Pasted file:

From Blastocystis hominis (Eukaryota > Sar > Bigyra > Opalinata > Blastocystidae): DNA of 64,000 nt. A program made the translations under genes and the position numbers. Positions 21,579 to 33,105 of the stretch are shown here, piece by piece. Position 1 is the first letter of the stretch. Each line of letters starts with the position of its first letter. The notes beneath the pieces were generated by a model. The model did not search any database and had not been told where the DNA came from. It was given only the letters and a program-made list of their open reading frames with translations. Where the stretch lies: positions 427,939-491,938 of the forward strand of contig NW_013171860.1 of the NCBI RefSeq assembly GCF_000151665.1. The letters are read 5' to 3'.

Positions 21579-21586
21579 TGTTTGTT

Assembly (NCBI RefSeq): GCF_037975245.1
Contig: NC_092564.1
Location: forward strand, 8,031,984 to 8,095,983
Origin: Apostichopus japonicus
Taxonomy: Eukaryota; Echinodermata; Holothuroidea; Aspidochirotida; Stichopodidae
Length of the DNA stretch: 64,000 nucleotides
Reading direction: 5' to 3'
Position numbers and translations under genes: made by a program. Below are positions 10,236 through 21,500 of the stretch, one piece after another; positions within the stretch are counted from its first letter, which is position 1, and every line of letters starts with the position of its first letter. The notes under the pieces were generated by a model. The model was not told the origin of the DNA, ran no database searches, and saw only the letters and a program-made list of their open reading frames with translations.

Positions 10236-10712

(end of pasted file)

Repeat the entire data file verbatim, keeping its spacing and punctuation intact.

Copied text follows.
From Blastocystis hominis (Eukaryota > Sar > Bigyra > Opalinata > Blastocystidae): DNA of 64,000 nt. A program made the translations under genes and the position numbers. Positions 21,579 to 33,105 of the stretch are shown here, piece by piece. Position 1 is the first letter of the stretch. Each line of letters starts with the position of its first letter. The notes beneath the pieces were generated by a model. The model did not search any database and had not been told where the DNA came from. It was given only the letters and a program-made list of their open reading frames with translations. Where the stretch lies: positions 427,939-491,938 of the forward strand of contig NW_013171860.1 of the NCBI RefSeq assembly GCF_000151665.1. The letters are read 5' to 3'.

Positions 21579-21586
21579 TGTTTGTT

Assembly (NCBI RefSeq): GCF_037975245.1
Contig: NC_092564.1
Location: forward strand, 8,031,984 to 8,095,983
Origin: Apostichopus japonicus
Taxonomy: Eukaryota; Echinodermata; Holothuroidea; Aspidochirotida; Stichopodidae
Length of the DNA stretch: 64,000 nucleotides
Reading direction: 5' to 3'
Position numbers and translations under genes: made by a program. Below are positions 10,236 through 21,500 of the stretch, one piece after another; positions within the stretch are counted from its first letter, which is position 1, and every line of letters starts with the position of its first letter. The notes under the pieces were generated by a model. The model was not told the origin of the DNA, ran no database searches, and saw only the letters and a program-made list of their open reading frames with translations.

Positions 10236-10712